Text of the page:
Pension funds are facing a capacity crunch because of the pace and volume of regulatory change expected in the industry over the next 12 months, the National Association of Pension Funds has said.
The NAPF's warning comes in response to its findings that 81% of its pension scheme and business members agreed that the degree of regulatory change would adversely affect their ability to provide a good service to members.
NAPF chief executive Joanne Segars said: 'The pensions sector is facing a "capacity crunch". The NAPF and its members have worked hard to shape and deliver effective reforms that bring positive results for pension savers, but this stack of change threatens our members' ability to continue to deliver business as usual.'
The survey also revealed that more than three-quarters (78%) of respondents said the abolition of defined benefit 'contracting out' was a great concern. There was a particularly high level of concern among pension scheme respondents (85%). However, business members were most worried about the implementation of automatic enrolment (87%).
Segars said that, while the NAPF welcomed auto-enrolment, if pension reforms attempt 'to do so much in such a short period of time we risk not delivering the very best outcomes for workers and savers'.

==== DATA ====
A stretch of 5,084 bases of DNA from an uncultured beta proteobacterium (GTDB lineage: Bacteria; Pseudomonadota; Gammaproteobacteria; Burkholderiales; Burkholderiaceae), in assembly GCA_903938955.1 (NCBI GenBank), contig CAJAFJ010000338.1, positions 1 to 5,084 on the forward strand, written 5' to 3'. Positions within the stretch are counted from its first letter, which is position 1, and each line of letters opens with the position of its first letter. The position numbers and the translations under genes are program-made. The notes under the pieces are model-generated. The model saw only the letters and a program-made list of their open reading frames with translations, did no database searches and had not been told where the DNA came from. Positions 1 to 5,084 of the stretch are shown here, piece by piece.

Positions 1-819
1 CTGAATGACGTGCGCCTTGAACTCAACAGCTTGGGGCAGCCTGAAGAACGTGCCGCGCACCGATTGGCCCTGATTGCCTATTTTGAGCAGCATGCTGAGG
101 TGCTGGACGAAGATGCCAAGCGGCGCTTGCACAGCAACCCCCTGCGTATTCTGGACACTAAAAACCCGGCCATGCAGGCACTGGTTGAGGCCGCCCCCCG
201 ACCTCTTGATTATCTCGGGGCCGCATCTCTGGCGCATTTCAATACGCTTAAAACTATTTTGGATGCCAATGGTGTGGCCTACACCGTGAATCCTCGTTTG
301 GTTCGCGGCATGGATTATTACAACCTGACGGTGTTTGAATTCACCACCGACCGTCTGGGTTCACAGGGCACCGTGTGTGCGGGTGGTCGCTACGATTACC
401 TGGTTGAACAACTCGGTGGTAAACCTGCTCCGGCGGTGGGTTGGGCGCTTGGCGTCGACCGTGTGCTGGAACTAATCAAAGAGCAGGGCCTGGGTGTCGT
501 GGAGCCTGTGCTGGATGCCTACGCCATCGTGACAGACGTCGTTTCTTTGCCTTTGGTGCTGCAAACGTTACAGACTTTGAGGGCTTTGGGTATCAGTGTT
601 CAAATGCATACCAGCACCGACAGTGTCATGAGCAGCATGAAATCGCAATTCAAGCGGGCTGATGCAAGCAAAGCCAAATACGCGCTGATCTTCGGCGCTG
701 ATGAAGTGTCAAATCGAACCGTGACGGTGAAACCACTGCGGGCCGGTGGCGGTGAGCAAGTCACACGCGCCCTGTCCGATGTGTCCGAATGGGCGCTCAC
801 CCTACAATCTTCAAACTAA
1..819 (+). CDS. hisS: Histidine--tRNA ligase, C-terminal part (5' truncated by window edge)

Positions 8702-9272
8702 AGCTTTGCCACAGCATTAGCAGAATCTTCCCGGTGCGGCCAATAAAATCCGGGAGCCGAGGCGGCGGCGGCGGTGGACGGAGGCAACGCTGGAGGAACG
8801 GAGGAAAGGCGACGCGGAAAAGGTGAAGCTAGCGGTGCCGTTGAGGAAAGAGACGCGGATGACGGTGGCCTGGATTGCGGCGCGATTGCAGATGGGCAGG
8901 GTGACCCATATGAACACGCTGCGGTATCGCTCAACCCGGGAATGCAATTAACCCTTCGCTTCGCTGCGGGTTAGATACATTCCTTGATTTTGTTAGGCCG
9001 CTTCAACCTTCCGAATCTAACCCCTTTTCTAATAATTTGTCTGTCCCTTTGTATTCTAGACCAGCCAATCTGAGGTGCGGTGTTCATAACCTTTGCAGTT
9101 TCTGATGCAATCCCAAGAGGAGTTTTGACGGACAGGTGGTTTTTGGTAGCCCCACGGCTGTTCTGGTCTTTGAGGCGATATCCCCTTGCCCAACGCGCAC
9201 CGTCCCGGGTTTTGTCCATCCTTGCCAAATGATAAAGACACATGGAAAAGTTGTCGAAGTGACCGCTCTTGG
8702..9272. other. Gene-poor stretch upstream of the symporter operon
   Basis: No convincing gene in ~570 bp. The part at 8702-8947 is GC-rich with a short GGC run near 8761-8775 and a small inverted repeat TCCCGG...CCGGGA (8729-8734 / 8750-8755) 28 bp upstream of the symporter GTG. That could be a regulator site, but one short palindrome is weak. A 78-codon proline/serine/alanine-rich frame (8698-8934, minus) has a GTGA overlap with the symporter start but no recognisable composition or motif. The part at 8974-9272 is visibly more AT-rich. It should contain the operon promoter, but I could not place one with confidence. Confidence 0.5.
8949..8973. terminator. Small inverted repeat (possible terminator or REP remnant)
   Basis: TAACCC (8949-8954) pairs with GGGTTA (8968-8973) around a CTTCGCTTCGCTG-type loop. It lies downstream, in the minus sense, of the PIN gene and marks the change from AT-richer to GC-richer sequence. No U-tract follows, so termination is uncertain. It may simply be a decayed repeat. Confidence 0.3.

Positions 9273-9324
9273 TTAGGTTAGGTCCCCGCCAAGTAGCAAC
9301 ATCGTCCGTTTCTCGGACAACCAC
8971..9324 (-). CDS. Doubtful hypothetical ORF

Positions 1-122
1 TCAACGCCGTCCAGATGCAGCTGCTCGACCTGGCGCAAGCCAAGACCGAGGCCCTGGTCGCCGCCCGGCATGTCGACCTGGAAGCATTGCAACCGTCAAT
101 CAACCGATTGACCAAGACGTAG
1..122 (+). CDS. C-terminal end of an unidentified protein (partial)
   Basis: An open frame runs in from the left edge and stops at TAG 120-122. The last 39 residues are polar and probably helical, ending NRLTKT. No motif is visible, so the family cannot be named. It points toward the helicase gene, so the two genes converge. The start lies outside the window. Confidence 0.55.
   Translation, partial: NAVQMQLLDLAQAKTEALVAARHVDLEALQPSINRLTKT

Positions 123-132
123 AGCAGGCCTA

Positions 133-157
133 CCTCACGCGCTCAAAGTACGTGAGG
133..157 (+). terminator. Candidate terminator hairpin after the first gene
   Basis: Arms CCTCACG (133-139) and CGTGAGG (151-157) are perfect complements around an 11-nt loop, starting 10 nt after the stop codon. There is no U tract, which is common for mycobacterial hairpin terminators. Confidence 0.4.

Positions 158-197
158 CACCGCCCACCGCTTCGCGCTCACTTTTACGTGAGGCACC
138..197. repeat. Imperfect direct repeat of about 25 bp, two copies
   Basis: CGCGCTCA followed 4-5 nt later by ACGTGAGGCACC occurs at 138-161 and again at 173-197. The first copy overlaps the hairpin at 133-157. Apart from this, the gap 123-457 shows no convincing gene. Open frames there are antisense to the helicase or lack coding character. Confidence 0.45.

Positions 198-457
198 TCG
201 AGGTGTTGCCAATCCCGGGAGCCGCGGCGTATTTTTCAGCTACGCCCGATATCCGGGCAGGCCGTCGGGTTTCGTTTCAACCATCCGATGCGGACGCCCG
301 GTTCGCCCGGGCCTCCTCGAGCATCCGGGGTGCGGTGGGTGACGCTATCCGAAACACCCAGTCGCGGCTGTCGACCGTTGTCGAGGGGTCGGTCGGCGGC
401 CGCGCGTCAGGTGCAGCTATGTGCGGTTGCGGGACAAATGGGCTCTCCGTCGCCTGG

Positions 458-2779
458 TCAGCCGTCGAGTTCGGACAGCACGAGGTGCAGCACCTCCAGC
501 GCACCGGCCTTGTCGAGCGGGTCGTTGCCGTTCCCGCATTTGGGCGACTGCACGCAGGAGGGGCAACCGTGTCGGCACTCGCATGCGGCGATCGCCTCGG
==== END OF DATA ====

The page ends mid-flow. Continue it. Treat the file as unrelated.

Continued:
The survey also found that 77% of pension schemes were concerned by the administration of pension tax relief. Pension liberation requests were also of concern to 59% of the survey respondents.
'[Pension reforms are] too important to rush,' Segars said. 'We need to press pause, prioritise what really matters and deliver automatic enrolment effectively - making sure we build the very strongest foundation on which to build sustainable and positive change for the future.'
Speaking at the NAPF's dinner conference last night the association's president Ruston Smith noted that there were nine pension consultations issued by the Department for Works and Pensions in 2013, with a third closing just between late November and Christmas.
Smith added: 'Over the last three and a half years, we've seen 47 major pension publications from the DWP - more than one a month. And there are more ideas that haven't even made it to consultation.
'Last month [pensions minister Steve Webb] talked about annuity switching - which is a radical idea that would provide more choice for savers - but would increase operational complexity. We do need to improve standards, products and services - but we need to have focused change - that we can execute effectively - and which truly adds value to pension savers.'
He said in order to build an effective and sustainable infrastructure for the long-term savings of the UK population, the pension industry 'needs enough time, capability and capacity'.
That's why Webb was right to delay the implementation of the charges cap, he added.
'Trying to do too much too quickly - creating the risk of over-complexity - could crack the strong foundations we're building.'